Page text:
The historic Valparaiso University Student Bridge, a landmark for generations of students who christened it  the “kissing bridge,” will be remembered in an exhibition opening Dec.13 at Brauer Museum of Art (

“Recollections of Valparaiso’s Kissing Bridge” will be presented this winter in conjunction with an extensive exhibition of dining car china from the golden age of America’s railroads. An opening reception for both exhibitions will take place at 2 p.m. Dec. 13 and is free and open to the public. “Recollections of Valparaiso’s Kissing Bridge” will include several vintage postcards featuring the bridge that date back to the early 20th century, a number of black and white and color photographs of the bridge, and three paintings of the bridge. The exhibit will be on display through March 22.

The bridge was constructed in the late 1800s to provide a way for students and faculty to cross over the Pennsylvania Railroad tracks on Valparaiso’s original campus on their way to Sagers Lake. After the original bridge fell into disrepair, the Student Bridge was restored by VU’s chapter of the American Society of Civil Engineers in 2005 and relocated south of the Christopher Center for Library and Information Resources near U.S. 30.

Among the paintings of the Student Bridge is one by noted Midwestern artist and Valparaiso alumnus Reinhold Marxhausen, a professor emeritus of art at Concordia University Nebraska.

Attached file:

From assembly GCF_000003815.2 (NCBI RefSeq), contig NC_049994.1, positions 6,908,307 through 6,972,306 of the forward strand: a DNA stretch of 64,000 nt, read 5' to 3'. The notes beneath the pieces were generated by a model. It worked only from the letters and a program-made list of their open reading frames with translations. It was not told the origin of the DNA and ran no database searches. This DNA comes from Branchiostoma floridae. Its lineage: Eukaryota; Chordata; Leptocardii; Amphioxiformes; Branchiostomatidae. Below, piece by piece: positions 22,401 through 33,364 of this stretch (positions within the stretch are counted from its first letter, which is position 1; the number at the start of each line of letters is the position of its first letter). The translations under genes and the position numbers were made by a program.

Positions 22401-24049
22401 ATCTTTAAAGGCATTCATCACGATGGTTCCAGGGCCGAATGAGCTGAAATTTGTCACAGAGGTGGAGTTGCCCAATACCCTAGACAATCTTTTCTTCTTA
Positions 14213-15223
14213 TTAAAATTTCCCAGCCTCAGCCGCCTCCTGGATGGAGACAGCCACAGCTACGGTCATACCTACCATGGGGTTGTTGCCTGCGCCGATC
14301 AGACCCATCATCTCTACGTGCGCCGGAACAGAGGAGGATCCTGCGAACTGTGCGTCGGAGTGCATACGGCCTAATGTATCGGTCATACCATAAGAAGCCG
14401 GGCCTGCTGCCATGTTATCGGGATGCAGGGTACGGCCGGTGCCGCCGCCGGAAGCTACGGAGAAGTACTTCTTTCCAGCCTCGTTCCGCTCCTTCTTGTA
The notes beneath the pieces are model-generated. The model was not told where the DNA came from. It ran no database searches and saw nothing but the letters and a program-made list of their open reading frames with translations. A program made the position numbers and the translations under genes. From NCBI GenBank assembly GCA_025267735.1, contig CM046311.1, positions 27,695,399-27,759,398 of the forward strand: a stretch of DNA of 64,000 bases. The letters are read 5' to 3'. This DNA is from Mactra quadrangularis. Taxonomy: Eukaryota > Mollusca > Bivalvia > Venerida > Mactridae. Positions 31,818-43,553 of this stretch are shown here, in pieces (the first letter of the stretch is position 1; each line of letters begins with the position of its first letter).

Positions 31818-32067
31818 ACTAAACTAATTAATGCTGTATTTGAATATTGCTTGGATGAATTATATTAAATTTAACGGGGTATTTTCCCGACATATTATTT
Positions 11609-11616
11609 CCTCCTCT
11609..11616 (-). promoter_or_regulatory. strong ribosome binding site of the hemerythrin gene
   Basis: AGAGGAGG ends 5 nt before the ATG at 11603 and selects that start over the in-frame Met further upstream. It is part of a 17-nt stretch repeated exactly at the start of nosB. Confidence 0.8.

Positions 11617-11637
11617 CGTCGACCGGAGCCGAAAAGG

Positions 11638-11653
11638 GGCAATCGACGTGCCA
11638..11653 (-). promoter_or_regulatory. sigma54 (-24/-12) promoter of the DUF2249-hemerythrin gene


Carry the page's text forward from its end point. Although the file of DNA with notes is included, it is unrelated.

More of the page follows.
Accompanying the artwork will be six stories featuring alumni recollections of the Student Bridge. Gregg Hertzlieb, director of Brauer Museum and curator of the exhibit, said it was designed to complement “The Christopher Railroad China Collection: The Art of Dining on Rails,” which showcases approximately 600 pieces of fine china created for use in railroad dining cars from the late 19th century through the middle of the 20th century. The dining car china comes from the collection of Jay Christopher of Hinsdale, Ill., a Valparaiso alumnus and member of the Board of Directors who owns one of the world's most extensive collections of dining car china.

More information about Brauer Museum’s current season, including a complete list of exhibition-related events, is available online at Brauer Museum is open 10 a.m. to 5 p.m. Tuesday, Thursday and Friday; 10 a.m. to 8:30 p.m. Wednesday, and noon to 5 p.m. Saturday and Sunday during the academic year.  Admission to the museum and all events is free. Group tours may be arranged by calling (219) 465-7926.